Updated: Nov 15, 2021
Even though endless hours may be spent drafting an insurance policy, making sure that every ‘t’ is crossed and every ‘i’ dotted, questions can still arise as to what a particular word, phrase or sentence in the issued version of the policy means.
The recent decision of the New South Wales Court of Appeal in HDI Global Specialty SE v Wonkana No. 3 Pty Ltd  NSWCA 296 (‘Wonkana’) has attracted significant notoriety because of its impact on business interruption insurance in Australia.
But deep down it is a powerful restatement of the principles to be followed in finding meaning in an insurance policy. And it is for that reason that Wonkana should be embraced.
Wonkana presented a well-known factual scenario. The policies before the Court both contained an exclusion which provided that: -
The cover ... does not apply to any circumstances involving ‘Highly Pathogenic Avian Influenza in Humans’ or other diseases declared to be quarantinable diseases under the Australian Quarantine Act 1908 and subsequent amendments.
One the issues which the Court was asked to determine was the meaning of the expression ‘and subsequent amendments’.
The insurers submitted that this expression should be read to encompass changes that amount to a repeal and replacement of the Quarantine Act with another Act that has a different name but the same substantive purpose and function. The insured submitted that such a broad meaning could not be found in those words.
The Court unanimously found in favour of the insured. In reaching that decision the Court offered a blueprint for finding meaning in an insurance policy.
Finding Meaning – The Bluepint
The goal is to identify objectively the parties’ intention. Their own perspectives are irrelevant.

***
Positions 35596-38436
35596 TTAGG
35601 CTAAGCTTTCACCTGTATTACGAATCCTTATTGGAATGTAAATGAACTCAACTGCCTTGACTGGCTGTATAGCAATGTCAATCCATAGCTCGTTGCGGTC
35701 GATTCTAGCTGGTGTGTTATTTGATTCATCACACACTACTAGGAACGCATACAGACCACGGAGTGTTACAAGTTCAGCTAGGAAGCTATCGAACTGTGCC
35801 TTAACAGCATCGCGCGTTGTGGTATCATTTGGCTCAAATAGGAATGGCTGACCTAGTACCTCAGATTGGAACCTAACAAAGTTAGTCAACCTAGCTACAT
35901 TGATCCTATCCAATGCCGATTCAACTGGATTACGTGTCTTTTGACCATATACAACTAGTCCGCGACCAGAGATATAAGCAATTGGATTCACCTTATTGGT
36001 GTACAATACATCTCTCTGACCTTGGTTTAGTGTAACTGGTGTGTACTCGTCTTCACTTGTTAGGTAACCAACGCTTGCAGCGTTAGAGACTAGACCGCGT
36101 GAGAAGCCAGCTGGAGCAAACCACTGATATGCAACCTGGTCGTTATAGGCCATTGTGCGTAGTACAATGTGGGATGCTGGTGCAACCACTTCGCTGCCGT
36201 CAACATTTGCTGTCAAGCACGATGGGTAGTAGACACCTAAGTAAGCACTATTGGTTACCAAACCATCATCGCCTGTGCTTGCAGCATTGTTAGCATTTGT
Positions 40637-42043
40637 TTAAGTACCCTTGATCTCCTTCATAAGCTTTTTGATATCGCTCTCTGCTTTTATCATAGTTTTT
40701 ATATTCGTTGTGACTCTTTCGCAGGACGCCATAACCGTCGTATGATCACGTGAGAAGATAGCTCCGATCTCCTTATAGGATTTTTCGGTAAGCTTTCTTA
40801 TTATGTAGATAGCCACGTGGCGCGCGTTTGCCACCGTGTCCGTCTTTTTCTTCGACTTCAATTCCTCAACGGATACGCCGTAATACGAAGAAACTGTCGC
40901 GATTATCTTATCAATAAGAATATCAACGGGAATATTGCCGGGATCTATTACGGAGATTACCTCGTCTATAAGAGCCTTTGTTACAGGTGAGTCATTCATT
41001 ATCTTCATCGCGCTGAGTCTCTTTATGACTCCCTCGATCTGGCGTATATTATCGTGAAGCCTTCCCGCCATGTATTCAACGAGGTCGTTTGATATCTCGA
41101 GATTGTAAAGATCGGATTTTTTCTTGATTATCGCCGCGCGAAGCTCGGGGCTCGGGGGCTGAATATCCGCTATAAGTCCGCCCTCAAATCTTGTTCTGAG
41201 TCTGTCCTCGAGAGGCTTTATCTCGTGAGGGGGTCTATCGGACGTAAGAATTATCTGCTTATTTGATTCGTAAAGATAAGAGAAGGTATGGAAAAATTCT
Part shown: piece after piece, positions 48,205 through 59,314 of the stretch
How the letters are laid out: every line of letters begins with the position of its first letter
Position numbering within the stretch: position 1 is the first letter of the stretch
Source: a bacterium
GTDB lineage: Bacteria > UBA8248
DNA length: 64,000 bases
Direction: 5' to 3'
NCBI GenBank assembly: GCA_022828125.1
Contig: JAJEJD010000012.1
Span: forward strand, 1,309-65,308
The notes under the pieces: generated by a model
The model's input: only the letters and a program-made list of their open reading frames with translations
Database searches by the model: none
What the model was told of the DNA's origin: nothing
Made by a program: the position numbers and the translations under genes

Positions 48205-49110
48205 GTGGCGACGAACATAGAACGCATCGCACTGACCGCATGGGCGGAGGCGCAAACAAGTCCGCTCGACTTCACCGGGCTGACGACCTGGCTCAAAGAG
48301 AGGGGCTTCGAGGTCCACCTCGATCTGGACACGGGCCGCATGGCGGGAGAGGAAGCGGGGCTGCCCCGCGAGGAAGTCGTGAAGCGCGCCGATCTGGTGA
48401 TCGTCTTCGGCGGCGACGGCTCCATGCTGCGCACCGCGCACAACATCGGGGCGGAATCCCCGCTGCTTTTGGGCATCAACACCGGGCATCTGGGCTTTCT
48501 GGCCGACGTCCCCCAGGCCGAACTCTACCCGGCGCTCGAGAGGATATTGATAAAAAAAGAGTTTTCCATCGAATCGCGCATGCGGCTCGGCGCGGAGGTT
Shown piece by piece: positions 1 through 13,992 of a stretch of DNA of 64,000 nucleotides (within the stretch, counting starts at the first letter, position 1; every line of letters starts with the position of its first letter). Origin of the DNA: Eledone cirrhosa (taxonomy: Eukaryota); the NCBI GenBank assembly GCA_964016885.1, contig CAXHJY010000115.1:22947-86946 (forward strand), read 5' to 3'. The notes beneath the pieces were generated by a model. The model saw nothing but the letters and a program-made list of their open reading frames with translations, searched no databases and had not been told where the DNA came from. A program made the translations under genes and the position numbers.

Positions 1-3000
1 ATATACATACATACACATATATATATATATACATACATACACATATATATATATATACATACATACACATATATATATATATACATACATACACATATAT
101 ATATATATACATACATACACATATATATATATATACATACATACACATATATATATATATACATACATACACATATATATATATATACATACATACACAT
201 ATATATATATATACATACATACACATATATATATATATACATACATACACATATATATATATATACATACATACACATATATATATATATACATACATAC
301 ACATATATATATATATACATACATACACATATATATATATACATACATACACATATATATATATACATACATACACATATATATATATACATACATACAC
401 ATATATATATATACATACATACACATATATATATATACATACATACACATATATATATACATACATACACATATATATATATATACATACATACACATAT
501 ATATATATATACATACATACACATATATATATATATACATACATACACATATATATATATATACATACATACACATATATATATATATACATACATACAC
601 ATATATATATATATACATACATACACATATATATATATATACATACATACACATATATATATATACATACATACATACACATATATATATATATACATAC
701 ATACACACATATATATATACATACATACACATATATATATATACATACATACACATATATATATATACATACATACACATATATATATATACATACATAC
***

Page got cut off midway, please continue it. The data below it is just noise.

The steps are as follows: -
The starting point is the words which the parties used to record their contract (here a contract of insurance). The meaning of those words is determined objectively. What would a reasonable person in the position of the insured understand those words to convey.
The words must be given their natural and ordinary meaning. The outcome cannot be forced. This is not an exercise in trying to drive a square peg into a round hole.
The words (whatever be their natural and ordinary meaning) must be considered against the ‘circumstances which the (policy) addresses, and the objects which it is intended to secure’. Those ‘circumstances’ may even play a role if the words are ambiguous or otherwise pose an issue of construction.
The circumstances that may be considered are generally circumstances external to the policy about which the parties are taken to have known. They can include the wider policy, its business or commercial purposes, its legal context and the existing state of the law.
Following these steps should avoid the need to rely upon the principle of contra proferentem (any ambiguity in a policy of insurance should be resolved by adopting the construction favourable to the insured) but it remains a principle which may ultimately determine what the words mean.
The Court of Appeal was satisfied that the natural and ordinary meaning of the words ‘and subsequent amendments’ did not extend their meaning, as submitted by the insurers, to another Act that had a different name but the same substantive purpose and function.
And if you think about it objectively, that makes perfect sense. You do not even need to consider too deeply the surrounding circumstances. The Court of Appeal did not.
Questions about the meaning of an insurance policy can arise in all sorts of situations some more notorious than others.
Even so, the blueprint outlined above remains the way to resolve these issues irrespective of the background. It is built on established authority and makes sense. It is hard to see the High Court of Australia thinking otherwise.
The name of the case is HDI Global Specialty SE v Wonkana No. 3 Pty Ltd  NSWCA 296 (18 November 2020).
Disclaimer: This Insight is prepared for general information purposes. You should seek separate advice on the application of these principles to your own set of facts and circumstances.
____________________________  The insurers also submitted that in the insurance contracts made in 2019 and 2020 the reference to the Quarantine Act was an obvious mistake which could and should be corrected to give effect to the objective intention of the parties. On this point the Court also found in favour of the insured.